Why isn't Bitcoins proof-of-work concept used to fight spam?

I wonder, why isn't Bitcoins proof-of-work concept used to fight spam? Or at least to make spamming more difficult? People proposed charging small micro-payments for every send email. And this failed, for obvious reasons. Implementing such a payment system is too complex. But implementing the proof-of-work concept would be really easy.

All that needs to be done is include a nonce in the header of every email. When a clients sends an email, it will keep randomly changing the nonce, until the email itself (or just the header, that would be faster) produces a hash that meets certain specifications. This doesn't need to be too difficult. If a normal PC needs a few seconds to do this, it won't be a problem for any normal user, trying to send a legitimate email. But it will become a serious problem for any spammer, trying to send billions of spam-emails. Regardless if they use massive botnets, it will severely reduce the amount of spam the can produce. And if they choose not to calculate a new nonce for every spam-email, it will be easy pickings for the spamfilters.

Open Source email applications, like Thunderbird and Roundcube, could simply start implementing this. And the widely used SpamAssassin could start using it to filter those emails, by giving them a more positive score. I imagine the chicken-and-egg problem would be quickly overcome this way and commercial software would soon follow.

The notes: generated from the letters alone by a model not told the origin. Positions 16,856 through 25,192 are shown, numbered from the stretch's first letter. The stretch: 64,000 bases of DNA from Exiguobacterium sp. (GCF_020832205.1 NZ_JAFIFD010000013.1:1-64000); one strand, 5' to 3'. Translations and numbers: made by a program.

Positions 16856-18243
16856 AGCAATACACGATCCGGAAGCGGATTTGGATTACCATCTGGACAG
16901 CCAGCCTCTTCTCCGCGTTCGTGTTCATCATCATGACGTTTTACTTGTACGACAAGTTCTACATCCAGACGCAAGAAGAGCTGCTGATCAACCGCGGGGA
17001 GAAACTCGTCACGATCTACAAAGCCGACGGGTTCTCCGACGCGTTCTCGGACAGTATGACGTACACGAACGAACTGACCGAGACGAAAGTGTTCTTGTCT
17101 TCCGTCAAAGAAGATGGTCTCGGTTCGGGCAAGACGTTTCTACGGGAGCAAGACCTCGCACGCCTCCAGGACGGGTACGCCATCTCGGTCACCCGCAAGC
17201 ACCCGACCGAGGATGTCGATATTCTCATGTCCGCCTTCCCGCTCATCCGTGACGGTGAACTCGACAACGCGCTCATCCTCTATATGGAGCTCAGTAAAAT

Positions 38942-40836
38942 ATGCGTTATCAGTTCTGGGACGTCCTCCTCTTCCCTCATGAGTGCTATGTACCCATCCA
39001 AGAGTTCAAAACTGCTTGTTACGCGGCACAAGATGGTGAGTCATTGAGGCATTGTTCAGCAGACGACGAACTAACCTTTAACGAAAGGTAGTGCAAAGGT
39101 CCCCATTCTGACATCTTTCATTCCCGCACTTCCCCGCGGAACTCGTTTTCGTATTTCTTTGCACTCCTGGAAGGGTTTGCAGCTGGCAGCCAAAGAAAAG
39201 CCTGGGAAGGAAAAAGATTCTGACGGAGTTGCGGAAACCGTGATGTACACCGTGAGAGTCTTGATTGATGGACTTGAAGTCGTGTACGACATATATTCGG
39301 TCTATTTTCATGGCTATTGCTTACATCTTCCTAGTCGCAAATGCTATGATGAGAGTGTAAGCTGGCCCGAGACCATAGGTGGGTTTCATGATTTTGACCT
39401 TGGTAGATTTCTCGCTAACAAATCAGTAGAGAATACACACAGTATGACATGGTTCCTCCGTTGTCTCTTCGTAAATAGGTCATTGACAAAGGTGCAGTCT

The computing power needed to produce a good nonce, that will give a good hash, is always done on the client-side. I suppose this can also be done with webbased email applications, via ajax? Meaning, it doesn't require huge changes to the current infrastructure. All that needs to be done, is implement it in the software.

This either forces spammers to produce spam with good hashes, which will severely reduce the amount of spam they can produce. And if they don't, it will be more easy to filter them out. There is really not much to lose here.
Aren't there route values added into the header every time a mail hop is crossed? If so, the hash can't be based on the RECEIVED header. That's not as efficient as it could possibly be (hypothetically;)). Also, what to do with emails with a zillion TO, CC and BCC headers? If I understand correctly, the email is sent once to the SMTP server, which forwards it to the zillion locations.

It would be nice to better identify the sender, both the user and the server, and even have a chance at catching the culprits. Perhaps a system of private/public keys to validate both would be a big help. But then, what to do if a criminal steals the identity of a bystander to send spams?

The problem is always the weakest link. And that is usually your average legit yet misconfigured mailserver which will happily relay anything that is provided. Quite frankly I don't see this system capable of counter-acting against that.

Personally I think that SPF is a much more suitable approach for spam prevention, also because it can easily prevent domain abuse, no matter how many open relays a spammer might have.
True. It all comes down how well you configure the mail server. My mail server rejects 95% spams before it arrives in my inbox. The remaining 5% are sorted out by spam training tool. Greylisting is also a good tool. Spammers or mass emailers usually don't resend the email. I usually get about 1000 spams a day without any filtering tools. Now I get about 10 spams a day and my spam training tool handles it by putting it in spam folder. Almost 1000 spams are rejected by postfix with many rules. I don't use Spamassassin as it takes up too much resources and spam training tool does a better job than Spamassassin.